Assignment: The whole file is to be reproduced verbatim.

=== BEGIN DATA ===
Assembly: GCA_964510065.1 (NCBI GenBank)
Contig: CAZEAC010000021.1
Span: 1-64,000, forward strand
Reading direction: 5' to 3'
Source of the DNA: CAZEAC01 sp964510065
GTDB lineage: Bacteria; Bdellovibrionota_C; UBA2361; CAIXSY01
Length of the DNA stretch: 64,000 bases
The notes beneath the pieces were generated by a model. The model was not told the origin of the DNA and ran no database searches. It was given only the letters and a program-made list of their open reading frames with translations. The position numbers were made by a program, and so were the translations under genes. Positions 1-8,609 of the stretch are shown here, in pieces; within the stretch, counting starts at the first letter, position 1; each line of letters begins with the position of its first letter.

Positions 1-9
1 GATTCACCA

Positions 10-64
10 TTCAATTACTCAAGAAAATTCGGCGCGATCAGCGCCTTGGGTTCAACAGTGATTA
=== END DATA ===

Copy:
Assembly: GCA_964510065.1 (NCBI GenBank)
Contig: CAZEAC010000021.1
Span: 1-64,000, forward strand
Reading direction: 5' to 3'
Source of the DNA: CAZEAC01 sp964510065
GTDB lineage: Bacteria; Bdellovibrionota_C; UBA2361; CAIXSY01
Length of the DNA stretch: 64,000 bases
The notes beneath the pieces were generated by a model. The model was not told the origin of the DNA and ran no database searches. It was given only the letters and a program-made list of their open reading frames with translations. The position numbers were made by a program, and so were the translations under genes. Positions 1-8,609 of the stretch are shown here, in pieces; within the stretch, counting starts at the first letter, position 1; each line of letters begins with the position of its first letter.

Positions 1-9
1 GATTCACCA

Positions 10-64
10 TTCAATTACTCAAGAAAATTCGGCGCGATCAGCGCCTTGGGTTCAACAGTGATTA